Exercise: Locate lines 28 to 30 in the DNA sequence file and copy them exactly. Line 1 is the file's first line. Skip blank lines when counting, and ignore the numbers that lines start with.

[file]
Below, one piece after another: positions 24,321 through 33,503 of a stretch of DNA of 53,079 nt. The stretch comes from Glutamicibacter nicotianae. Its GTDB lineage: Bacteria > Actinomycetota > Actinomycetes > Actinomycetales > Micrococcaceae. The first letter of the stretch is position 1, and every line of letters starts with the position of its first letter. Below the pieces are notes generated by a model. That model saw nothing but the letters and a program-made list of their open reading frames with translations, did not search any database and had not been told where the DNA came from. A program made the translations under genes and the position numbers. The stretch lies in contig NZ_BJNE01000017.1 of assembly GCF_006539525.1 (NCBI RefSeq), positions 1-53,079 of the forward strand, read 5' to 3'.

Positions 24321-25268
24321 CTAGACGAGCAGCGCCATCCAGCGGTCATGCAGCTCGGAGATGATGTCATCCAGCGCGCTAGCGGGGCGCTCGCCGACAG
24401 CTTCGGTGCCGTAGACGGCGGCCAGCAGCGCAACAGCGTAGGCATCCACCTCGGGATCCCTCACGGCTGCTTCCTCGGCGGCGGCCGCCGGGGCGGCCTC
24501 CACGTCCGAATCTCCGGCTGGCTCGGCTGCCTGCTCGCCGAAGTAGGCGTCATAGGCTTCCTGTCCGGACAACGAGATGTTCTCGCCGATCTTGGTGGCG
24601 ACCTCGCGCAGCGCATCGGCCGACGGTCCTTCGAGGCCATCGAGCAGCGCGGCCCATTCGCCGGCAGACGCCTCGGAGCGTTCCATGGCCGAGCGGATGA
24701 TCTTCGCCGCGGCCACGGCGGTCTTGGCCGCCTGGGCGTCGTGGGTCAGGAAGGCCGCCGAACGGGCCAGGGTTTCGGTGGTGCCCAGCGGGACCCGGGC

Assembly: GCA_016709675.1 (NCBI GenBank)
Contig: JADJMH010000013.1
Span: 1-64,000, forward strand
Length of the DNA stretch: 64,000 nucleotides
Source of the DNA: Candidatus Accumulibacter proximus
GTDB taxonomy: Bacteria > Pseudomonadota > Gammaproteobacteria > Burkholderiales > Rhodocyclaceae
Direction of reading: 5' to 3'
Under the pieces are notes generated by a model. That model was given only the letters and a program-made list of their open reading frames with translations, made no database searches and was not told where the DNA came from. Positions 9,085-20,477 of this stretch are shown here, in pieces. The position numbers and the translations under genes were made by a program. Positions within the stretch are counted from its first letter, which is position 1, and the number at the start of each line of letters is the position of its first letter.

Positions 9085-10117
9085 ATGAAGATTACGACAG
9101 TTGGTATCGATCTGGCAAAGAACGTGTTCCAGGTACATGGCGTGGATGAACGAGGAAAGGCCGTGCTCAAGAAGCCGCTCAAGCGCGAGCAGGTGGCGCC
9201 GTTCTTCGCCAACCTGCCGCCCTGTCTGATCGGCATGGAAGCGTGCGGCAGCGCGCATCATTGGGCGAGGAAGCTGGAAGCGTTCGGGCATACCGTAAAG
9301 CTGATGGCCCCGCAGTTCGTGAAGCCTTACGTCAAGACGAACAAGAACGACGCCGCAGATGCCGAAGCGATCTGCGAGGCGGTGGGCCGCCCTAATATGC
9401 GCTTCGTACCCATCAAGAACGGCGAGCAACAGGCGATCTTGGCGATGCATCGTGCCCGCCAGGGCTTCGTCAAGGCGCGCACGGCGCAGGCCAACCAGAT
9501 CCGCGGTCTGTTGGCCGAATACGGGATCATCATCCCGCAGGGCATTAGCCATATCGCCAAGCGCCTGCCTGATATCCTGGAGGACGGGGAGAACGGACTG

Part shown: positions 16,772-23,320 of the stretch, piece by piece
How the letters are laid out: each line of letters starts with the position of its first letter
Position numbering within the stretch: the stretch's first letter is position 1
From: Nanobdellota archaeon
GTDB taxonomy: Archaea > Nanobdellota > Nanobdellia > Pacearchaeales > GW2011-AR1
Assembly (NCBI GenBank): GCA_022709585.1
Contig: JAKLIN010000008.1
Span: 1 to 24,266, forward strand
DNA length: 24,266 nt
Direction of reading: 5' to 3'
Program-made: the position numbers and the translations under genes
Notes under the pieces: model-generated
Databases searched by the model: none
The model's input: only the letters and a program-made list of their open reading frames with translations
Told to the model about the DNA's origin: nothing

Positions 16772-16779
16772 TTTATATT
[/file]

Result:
Assembly (NCBI GenBank): GCA_022709585.1
Contig: JAKLIN010000008.1
Span: 1 to 24,266, forward strand